relation to the ridge axis as an anticyclonic wave break occurs. Too
far east--like the most recent 00z ECMWF and last night`s GFS--and
this shortwave trough simply slips eastward, remaining an open wave
as it quickly transits Texas sans much fanfare at all. If this
system hangs back just a few hundred miles farther west as the 2PVU
surface pinches off, and you`ve got a developing closed upper-low
near Baja/Sonora."

These two scenarios are strongly supported by the nearly bimodal
solutions advertised by the main global model ensembles (GEFS, GEPS,
ECMWF Ensemble). There is slightly less ensemble spread than
yesterday, but not enough to gain confidence in either solution.
This uncertainty is due to limitations of numerical weather
prediction at this day in time. Small sampling errors in initial
conditions and/or limitations to model physics tend to grow with
increased run-time. The yo-yoing between deterministic solutions of
one model is likely indicative of the sensitivity of this
particular pattern. In many instances, models may "smooth out"
errors if they are not significant in scale. However, this is not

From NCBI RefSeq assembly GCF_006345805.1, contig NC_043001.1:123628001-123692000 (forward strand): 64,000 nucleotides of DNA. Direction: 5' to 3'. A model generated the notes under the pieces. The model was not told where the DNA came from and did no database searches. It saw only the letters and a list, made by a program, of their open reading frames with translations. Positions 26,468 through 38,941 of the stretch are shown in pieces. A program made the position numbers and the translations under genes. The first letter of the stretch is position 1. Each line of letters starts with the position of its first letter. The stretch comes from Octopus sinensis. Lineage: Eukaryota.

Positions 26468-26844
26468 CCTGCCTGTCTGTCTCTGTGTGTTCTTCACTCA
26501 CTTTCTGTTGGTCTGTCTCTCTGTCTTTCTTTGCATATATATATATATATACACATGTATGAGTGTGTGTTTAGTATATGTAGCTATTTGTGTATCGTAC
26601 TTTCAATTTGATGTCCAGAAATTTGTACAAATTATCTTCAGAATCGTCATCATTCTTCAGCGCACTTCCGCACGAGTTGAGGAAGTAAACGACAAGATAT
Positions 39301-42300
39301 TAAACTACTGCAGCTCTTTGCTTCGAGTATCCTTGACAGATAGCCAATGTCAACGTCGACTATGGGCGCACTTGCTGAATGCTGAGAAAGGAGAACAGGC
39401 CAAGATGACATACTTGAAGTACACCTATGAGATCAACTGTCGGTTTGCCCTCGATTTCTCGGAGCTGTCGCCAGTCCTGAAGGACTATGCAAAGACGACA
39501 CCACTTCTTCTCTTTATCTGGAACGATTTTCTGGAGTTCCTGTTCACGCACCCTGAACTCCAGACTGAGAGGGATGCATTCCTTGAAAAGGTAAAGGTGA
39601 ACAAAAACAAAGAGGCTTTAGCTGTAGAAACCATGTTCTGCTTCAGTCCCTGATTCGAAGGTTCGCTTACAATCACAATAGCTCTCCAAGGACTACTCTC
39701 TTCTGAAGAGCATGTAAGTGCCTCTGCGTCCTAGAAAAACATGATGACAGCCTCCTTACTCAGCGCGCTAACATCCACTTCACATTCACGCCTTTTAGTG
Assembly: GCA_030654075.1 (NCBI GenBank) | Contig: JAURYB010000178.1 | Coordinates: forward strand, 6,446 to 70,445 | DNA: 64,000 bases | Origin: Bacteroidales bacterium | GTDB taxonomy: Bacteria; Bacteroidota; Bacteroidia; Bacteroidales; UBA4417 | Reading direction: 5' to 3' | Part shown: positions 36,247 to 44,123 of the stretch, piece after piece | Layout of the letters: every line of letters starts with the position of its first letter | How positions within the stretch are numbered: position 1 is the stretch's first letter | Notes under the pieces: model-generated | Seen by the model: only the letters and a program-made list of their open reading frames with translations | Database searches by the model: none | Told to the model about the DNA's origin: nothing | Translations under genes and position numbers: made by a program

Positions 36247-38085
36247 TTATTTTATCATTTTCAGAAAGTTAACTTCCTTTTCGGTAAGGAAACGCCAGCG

one of those instances.

Quick note to those weather enthusiasts looking at these ensembles:
With the bimodal solutions advertised in the ensembles, make use of
the spread products rather than the mean. The latter may provide
little value until the spread is reduced.

The closed low scenario is most concerning. A cold front will push
through Arkansas Thursday night into Friday, ushering in much colder
low to mid level air. Eventually, return flow in the middle levels
is expected. This isentropic lift precipitation scenario is
potentially hazardous for areas along and north of the surface
frontal boundary. In this scenario, there is considerable
probability that a N-S gradient of precipitation types
(snow/sleet/freezing rain/rain) would exist. Not only that, but this
transition gradient would likely move northward as a warm nose above
the surface deepens. So if areas see snow, they`ll likely see other
precip types afterwards. It`s also possible that all precipitation
falls as rain (or less likely: snow).

Determining where this gradient of precip types would be, if this
scenario even played out, is even further beyond the skill of
numerical weather prediction and this forecaster at this time. By
early to mid week, we should have a good handle on the overall
pattern (closed low vs. open wave). After that is determined, the
next step will be forecasting the depth of cold air and strength of
warm nose. With small temperatures differences making for large
variations in precip type, it`s important not to buy into 1 single
deterministic model run.

Be careful what you wish for.

If this other scenario (open wave) comes to fruition. Still expect
much colder air to filter into the region, but with little upstream
lifting mechanisms to generate precipitation in the subsequent
days.

&&

.LZK Watches/Warnings/Advisories...NONE.
&&

$$

Aviation...62